The Massachusetts Teachers Association is condemning the University of Massachusetts Board of Trustees and President Marty Meehan for passing a budget that would eliminate approximately 2,000 positions and furlough more than 3,000 workers.
“Research shows that investing in public higher education is one of the best ways to lessen the short-term impact of an economic crisis."
MTA President Merrie Najimy
The trustees voted at their July 20 meeting to cut 6 percent of UMass’s full-time equivalent workforce and vastly expand furloughs across the system’s campuses.
“This misguided plan will be a blow to our students, our communities and the families of hardworking public employees, as well as the employees themselves,” said MTA President Merrie Najimy. “The members of the MTA will fight these cuts and demand from the federal and state governments the funding that our public schools and colleges need. Our members are the protectors of our campuses. We will not allow a disconnected Board of Trustees to do irreparable harm to the essential institutions that are our public colleges and universities.”
The MTA supports a progressive tax plan that targets highly profitable corporations and extremely wealthy investors in order to raise the revenues the state needs. The union is also calling for the federal government to provide the resources necessary to support public education.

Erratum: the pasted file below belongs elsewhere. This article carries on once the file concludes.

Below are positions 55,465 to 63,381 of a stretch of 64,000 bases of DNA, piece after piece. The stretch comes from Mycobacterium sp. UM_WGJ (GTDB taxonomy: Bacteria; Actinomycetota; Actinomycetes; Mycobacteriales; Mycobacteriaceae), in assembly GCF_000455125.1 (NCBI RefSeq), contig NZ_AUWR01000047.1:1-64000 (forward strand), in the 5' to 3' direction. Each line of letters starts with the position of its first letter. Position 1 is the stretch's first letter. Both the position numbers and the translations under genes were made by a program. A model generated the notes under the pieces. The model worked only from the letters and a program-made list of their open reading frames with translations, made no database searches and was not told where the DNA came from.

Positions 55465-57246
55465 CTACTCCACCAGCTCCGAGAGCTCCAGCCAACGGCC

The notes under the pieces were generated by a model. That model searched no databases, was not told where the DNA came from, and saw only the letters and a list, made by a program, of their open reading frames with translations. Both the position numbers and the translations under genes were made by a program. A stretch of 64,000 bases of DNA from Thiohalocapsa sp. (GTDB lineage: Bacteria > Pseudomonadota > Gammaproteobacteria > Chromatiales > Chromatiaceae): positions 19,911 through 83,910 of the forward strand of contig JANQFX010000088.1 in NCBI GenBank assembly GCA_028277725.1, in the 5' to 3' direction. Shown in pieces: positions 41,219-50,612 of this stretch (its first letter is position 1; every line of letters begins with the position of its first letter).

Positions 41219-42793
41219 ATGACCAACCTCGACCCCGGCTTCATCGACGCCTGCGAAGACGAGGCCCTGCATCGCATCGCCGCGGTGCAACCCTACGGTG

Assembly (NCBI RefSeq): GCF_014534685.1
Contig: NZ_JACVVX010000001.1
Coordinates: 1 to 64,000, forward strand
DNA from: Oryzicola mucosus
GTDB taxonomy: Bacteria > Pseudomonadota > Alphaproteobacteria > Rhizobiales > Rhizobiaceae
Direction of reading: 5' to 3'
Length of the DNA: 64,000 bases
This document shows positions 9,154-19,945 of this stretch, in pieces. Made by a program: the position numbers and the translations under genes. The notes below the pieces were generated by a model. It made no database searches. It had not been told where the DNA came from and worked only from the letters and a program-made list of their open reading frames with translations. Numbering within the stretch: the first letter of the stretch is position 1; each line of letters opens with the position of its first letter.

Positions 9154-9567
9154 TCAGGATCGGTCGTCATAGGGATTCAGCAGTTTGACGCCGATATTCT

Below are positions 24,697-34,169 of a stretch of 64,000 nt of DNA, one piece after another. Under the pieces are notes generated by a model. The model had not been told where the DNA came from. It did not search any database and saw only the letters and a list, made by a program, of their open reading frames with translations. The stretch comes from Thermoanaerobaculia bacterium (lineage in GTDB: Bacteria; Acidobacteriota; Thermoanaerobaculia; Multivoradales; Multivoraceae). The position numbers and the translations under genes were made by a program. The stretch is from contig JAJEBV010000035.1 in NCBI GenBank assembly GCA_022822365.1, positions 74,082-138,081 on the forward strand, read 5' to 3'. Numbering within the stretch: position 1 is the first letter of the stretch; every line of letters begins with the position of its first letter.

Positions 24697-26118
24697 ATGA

“It is utterly nonsensical and indeed destructive to cut jobs and programs on our UMass campuses,” said MTA Vice President Max Page. “The UMass Board of Trustees took steps today that will weaken UMass and shut down opportunities that people desperately need if our Commonwealth is to succeed and help working families. Rather than fighting alongside the MTA and its 18,000 higher education members, the UMass president and the Board of Trustees have chosen to rush into slashing campus budgets – instead of doing their job of defending our university.”
MTA leaders were critical of the UMass trustees and Meehan for not advocating for the public university system, which is a key economic driver in the state.
“Research shows that investing in public higher education is one of the best ways to lessen the short-term impact of an economic crisis and provide long-term recovery tools when compared to other types of community investments and public spending,” Najimy said.